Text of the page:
Erethizon Dorsatum—better known as Ereth, the self-centered, foul-tempered old porcupine—is having a birthday. And he fully expects his best friend Poppy, a deer mouse, to help him celebrate in a grand manner. But Poppy has gone off somewhere with her husband, Rye, and it appears she has forgotten all about it. “Belching Beavers,” says Ereth, “I am not angry!” (Though, perhaps he is—and more than just a little.)
Ereth knows his special occasion deserves a special treat—even if he has to get it for himself. And what treat could be more special than tasty salt? But the nearest salt is located deep in the forest, in a cabin occupied by fur hunters, who have set out traps to capture the Dimwood Forest animals. In one of the traps, Ereth finds Leaper the Fox—who, with her dying breath, begs the prickly porcupine to take care of her three boisterous young kits, Tumble, Nimble, and Flip. “Jellied walrus warts!” Ereth exclaims, but reluctantly agrees.
Certainly this day is not going as he planned—and it's only just the beginning! Not only does Ereth suddenly have a rambunctious new family to take care of, but he's being stalked by Marty the Fisher, the one creature in Dimwood Forest who can do him harm. And Bounder, the father of the three little foxes, remembers all too well the nose full of quills he got a while back from the grumpy old animal who now fancies himself the leader of the den. He too sets out to show Ereth who's boss. Throw in an unexpected snowstorm, and all in all, it adds up to one birthday Ereth the porcupine is never going to forget, not even if he lives to be a hundred and twenty-two!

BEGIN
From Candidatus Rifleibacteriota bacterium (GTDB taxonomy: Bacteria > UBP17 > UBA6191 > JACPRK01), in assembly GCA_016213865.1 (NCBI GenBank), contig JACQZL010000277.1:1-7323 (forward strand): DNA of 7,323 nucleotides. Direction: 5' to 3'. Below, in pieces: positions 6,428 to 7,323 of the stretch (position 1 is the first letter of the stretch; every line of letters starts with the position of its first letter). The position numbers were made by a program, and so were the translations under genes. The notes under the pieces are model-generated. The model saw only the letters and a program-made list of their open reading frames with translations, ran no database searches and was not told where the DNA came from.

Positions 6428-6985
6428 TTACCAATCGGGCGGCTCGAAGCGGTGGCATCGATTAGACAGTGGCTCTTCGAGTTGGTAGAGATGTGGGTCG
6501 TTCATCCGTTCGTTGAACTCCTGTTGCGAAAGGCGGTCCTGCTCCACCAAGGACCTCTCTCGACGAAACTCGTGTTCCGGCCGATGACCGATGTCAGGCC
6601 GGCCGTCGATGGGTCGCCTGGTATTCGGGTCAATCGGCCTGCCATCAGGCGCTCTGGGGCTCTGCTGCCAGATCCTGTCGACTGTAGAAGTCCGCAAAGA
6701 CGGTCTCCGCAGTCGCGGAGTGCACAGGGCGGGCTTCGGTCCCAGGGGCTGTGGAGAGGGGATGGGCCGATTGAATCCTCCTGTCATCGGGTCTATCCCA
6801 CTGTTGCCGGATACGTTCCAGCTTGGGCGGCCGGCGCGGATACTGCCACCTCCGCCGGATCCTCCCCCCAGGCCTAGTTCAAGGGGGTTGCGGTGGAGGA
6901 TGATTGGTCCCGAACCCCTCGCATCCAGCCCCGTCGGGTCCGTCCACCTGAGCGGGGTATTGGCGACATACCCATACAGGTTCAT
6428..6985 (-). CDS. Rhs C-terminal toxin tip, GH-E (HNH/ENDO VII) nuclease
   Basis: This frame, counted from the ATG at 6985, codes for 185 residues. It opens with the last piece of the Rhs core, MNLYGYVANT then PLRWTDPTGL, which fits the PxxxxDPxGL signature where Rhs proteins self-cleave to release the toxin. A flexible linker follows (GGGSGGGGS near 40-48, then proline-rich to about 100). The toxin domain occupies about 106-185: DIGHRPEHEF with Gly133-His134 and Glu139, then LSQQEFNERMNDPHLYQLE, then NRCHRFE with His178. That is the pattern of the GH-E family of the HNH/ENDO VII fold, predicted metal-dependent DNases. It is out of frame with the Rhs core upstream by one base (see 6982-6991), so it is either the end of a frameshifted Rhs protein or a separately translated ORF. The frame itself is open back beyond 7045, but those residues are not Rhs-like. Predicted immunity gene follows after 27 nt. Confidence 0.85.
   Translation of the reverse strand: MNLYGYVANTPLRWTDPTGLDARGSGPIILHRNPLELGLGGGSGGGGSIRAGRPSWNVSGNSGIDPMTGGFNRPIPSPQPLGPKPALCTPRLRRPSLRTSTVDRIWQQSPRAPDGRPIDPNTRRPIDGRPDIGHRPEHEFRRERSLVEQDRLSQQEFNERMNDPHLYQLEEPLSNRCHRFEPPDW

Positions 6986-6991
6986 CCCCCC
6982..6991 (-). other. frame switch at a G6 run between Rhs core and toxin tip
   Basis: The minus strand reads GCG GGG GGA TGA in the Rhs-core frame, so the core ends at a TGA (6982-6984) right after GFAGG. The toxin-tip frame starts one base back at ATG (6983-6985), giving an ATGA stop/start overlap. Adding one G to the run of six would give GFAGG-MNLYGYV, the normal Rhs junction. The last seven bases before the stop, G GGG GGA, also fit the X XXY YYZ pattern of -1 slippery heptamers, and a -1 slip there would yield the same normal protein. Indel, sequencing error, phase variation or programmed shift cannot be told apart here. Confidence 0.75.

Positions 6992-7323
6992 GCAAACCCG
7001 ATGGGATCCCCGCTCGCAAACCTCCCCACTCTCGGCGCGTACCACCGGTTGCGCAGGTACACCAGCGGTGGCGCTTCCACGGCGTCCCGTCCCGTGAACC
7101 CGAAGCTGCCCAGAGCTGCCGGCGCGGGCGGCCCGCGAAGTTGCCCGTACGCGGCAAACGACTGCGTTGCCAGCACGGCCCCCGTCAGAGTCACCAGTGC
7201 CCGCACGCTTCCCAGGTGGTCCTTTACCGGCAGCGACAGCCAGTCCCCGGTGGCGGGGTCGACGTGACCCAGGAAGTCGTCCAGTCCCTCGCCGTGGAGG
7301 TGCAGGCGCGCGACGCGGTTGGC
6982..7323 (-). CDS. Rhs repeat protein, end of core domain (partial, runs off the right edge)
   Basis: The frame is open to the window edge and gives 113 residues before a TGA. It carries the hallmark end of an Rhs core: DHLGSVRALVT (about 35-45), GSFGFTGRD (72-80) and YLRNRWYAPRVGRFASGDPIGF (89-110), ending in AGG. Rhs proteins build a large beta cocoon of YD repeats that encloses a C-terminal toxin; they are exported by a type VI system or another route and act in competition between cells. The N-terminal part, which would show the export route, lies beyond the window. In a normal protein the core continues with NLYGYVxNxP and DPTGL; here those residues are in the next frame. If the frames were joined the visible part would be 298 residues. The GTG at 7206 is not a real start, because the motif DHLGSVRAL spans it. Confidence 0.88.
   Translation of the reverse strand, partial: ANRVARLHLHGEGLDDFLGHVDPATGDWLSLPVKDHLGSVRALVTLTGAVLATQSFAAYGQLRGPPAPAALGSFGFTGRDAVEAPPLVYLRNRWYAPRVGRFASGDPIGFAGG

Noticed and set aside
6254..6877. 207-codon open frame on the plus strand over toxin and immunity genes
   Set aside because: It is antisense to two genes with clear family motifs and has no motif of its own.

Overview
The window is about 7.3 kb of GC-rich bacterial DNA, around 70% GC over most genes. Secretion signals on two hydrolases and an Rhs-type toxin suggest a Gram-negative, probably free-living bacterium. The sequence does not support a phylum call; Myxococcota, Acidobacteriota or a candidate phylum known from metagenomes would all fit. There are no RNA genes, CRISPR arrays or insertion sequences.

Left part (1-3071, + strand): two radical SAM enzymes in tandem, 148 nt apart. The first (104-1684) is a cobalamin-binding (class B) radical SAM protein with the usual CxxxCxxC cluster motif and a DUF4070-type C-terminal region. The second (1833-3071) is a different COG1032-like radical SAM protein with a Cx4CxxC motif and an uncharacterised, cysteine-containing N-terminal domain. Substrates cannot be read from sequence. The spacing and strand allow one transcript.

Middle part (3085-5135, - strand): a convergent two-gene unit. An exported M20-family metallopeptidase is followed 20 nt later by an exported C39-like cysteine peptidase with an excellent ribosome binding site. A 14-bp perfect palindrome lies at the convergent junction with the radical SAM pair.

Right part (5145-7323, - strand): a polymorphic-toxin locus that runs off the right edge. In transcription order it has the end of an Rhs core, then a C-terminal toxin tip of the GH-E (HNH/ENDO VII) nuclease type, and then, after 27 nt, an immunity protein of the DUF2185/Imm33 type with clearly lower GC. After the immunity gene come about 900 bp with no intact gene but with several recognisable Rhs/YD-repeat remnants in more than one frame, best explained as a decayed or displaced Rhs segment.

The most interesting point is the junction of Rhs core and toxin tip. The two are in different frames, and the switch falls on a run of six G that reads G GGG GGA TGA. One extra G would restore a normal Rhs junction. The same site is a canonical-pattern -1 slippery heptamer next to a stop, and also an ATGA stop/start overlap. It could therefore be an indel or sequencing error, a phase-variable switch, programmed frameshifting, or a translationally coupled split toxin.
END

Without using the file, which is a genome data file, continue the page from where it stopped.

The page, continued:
Behind the Book
Avi writes: Writers sometimes develop great fondness for some of their characters. It’s great when that happens because you write much better about them. The character Ereth—the grumpy old porcupine with a sweet heart—is one my favorites. He’s also—I’m glad to say—one of my readers’ favorites.
Of all the Poppy books, I think this is the funniest. The predicament Ereth falls into—taking care of a bunch of rambunctious young fox—is full of merriment, twists and turns—and brings out some of the best of Ereth’s hilarious language.
In the story Ereth asks rather like a step-father to the young fox. By a curious coincidence I happen to be a step-father too. How did that all happen?
Awards and Honors
Parent's Guide, Outstanding Achievement, 2000
“… The ornery porcupine's transformation from cranky—‘Phooey on all children with a squashed boll weevil on top’—to caring unfolds naturally. When … the kits’ errant father appears and tells Ereth to leave, his overwhelming sadness, barely masked by anger, is poignantly realistic … Well-developed suspense, humor, and vivid characterization make this installment a satisfying and touching continuation of the series.” (The Horn Book)
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